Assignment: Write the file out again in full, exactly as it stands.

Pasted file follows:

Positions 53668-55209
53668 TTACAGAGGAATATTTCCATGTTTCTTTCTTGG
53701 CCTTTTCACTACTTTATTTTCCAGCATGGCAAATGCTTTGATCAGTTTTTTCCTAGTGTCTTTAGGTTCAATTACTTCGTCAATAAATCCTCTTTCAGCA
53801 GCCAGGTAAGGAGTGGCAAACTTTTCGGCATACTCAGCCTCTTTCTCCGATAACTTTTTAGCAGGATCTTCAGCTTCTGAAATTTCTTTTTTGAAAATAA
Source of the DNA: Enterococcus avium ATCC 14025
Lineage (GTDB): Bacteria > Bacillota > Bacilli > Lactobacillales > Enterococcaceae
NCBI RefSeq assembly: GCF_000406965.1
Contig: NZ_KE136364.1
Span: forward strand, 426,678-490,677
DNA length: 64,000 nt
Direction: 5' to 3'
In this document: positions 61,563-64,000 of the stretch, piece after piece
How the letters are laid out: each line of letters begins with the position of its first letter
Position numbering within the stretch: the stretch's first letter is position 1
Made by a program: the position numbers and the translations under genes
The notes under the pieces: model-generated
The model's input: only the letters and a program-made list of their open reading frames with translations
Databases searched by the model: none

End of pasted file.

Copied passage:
Positions 53668-55209
53668 TTACAGAGGAATATTTCCATGTTTCTTTCTTGG
53701 CCTTTTCACTACTTTATTTTCCAGCATGGCAAATGCTTTGATCAGTTTTTTCCTAGTGTCTTTAGGTTCAATTACTTCGTCAATAAATCCTCTTTCAGCA
53801 GCCAGGTAAGGAGTGGCAAACTTTTCGGCATACTCAGCCTCTTTCTCCGATAACTTTTTAGCAGGATCTTCAGCTTCTGAAATTTCTTTTTTGAAAATAA
Source of the DNA: Enterococcus avium ATCC 14025
Lineage (GTDB): Bacteria > Bacillota > Bacilli > Lactobacillales > Enterococcaceae
NCBI RefSeq assembly: GCF_000406965.1
Contig: NZ_KE136364.1
Span: forward strand, 426,678-490,677
DNA length: 64,000 nt
Direction: 5' to 3'
In this document: positions 61,563-64,000 of the stretch, piece after piece
How the letters are laid out: each line of letters begins with the position of its first letter
Position numbering within the stretch: the stretch's first letter is position 1
Made by a program: the position numbers and the translations under genes
The notes under the pieces: model-generated
The model's input: only the letters and a program-made list of their open reading frames with translations
Databases searched by the model: none